At first, you need a suitable cross-head precision screwdriver ( Feinschraubendreher). Cheap jeweler's screwdriver sets will damage the screws and make it impossible to get them out completely, so take your cam to a DIY store and look for a single screwdriver which (a) perfectly suits the casing screws and (b) has a big handle to apply enough force. When loosening a tiny screw, it is important to press the screwdriver's head hard into it in order to avoid any damage. As all screws inside and outside the camera have the same head, we will use the screwdriver for the entire repair process. It will cost about 5,- EUR.

Another preliminary step is to take out the batteries some days before the disassembly. The flash capacitor may contain electric charge which is hazardous or at least painful for you to discover.
Make sure the camera mode dial is in "still photography mode" and remove the three casing screws. Then use your fingernails or a slot-head screwdriver to remove the back cover. It may be helpful to open the battery cover before, but you do not need to.

To the left you can see where to apply the screwdriver in order to remove the sort of snapped-in back cover.

The camera will now look like this. Beware of the areas marked with yellow circles, as these are the connectors of the flash capacitor. As the battery case is fixed to the front cover, we need to remove a screw (1) and a cable (2), the latter by moving the white plastic clip which fixes the cable to the socket. It is now time to open the battery cover. Remove the memory card and take off the printed circuit board (PCB) along with the lens.

When first doing this, I had some trouble with the shutter release button (soldered on the PCB) which went into pieces and needed a reassembly, so make sure it does not get stuck anywhere (e.g. to the pin of the plastic button). Maybe putting a piece of paper in-between will avoid this. Remember to keep the flash capacitor in mind (mine had about 250 volts DC which does not feel that good).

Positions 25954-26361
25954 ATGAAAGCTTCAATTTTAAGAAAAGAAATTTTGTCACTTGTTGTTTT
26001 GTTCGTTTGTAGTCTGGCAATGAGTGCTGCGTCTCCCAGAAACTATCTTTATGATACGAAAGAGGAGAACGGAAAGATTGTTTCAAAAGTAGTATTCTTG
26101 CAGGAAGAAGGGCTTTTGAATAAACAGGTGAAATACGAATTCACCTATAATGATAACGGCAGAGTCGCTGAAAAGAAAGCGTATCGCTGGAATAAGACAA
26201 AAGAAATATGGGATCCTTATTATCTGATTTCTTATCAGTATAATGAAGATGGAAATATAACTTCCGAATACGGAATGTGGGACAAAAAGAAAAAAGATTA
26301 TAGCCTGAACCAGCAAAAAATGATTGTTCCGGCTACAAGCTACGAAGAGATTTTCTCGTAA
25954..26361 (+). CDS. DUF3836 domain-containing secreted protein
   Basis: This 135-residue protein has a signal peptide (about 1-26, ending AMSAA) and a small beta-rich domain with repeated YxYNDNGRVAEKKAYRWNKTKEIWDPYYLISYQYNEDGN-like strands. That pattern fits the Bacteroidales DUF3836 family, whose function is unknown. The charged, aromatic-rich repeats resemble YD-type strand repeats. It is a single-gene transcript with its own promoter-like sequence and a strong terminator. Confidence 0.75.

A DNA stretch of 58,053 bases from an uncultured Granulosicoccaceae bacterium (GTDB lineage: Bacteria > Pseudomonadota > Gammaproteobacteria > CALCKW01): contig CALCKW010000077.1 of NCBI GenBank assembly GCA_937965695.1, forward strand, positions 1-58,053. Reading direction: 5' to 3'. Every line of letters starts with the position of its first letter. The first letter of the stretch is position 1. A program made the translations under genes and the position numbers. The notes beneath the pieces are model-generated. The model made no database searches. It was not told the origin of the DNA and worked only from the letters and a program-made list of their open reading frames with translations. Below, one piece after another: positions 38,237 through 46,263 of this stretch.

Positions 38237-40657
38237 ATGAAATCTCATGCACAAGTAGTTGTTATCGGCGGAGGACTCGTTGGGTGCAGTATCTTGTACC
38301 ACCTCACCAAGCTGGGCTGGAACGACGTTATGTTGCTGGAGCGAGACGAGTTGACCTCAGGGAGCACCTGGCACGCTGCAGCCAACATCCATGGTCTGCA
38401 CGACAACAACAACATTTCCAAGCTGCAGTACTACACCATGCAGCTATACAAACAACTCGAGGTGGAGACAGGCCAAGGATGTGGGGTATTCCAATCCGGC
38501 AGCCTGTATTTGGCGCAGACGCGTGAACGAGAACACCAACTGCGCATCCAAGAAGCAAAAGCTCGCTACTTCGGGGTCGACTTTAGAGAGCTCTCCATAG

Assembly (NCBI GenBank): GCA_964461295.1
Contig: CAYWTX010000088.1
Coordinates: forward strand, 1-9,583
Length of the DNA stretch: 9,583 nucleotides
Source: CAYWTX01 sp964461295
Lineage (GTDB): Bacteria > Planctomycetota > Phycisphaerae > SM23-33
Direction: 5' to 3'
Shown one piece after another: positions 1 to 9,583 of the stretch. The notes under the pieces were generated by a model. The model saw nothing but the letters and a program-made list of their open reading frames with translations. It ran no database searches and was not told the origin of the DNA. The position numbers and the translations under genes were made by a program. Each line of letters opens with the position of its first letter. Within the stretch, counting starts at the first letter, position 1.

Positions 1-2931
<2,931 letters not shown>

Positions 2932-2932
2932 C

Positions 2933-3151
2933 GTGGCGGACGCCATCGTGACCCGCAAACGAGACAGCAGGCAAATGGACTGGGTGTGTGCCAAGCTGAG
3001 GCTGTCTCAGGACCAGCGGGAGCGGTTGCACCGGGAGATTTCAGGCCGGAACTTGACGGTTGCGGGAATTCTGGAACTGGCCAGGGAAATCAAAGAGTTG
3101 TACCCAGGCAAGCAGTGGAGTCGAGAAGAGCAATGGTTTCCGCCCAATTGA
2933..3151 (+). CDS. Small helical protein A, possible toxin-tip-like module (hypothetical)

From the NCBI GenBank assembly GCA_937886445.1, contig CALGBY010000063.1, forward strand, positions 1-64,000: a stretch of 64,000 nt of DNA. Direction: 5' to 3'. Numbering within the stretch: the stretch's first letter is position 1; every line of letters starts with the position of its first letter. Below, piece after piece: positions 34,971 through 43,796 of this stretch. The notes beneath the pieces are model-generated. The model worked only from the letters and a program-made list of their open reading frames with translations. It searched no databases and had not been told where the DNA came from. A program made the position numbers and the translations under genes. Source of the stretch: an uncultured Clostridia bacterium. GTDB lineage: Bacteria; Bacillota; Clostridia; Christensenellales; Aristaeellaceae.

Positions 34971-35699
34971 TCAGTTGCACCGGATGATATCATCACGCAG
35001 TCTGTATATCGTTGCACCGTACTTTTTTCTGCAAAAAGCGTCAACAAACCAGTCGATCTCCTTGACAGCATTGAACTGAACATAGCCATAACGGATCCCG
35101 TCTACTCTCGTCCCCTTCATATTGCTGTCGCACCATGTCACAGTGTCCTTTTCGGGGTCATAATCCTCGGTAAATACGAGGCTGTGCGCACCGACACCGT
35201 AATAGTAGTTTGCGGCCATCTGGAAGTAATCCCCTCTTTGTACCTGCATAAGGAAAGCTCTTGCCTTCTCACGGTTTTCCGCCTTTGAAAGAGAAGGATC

After removing the display from its socket (1), again by loosening a plastic clip, we can examine the lens. As the motor mechanics and gearboxes are still inaccessible, there is no way to move the lens either, so I tried to take it off. Turn up the brown clip to disconnect the cable (2), then remove the two black screws (3).

Without going any further, my first attempt to remove the second black screw failed, so I tried if the device would work anyway and reassembled it (without the screws). Much to my surprise, the lens retracted. I had a look inside again and now found two grooves in the outer black plastic ring of the lens (4) as well as some white crumbs. I removed the crumbs carefully (maybe the grooves could use some grease) and put anything back in the case. The blur effect had gone for good and the camera is working like before. I am very happy :D

Further advice

As you see, my focus error seemed to be caused by some dirt and/or loose contacts. The camera refused to work in order to prevent further damages. If the above steps do not solve your focus error, a full disassembly (and cleaning) of the lens may be required. Keep in mind that the lens is an even more complex mechanical system than the rest of the camera, it requires technical skills and patience (and maybe additional screwdrivers) to repair it by yourself. It is always a good idea to keep a second camera for progress snapshots, so you will be able to put anything back in its right position.

Manuel Haim, 31-Aug-2007
Fujifilm FinePix A303 Support and Contact Center (USA)
Wikipedia: Focus error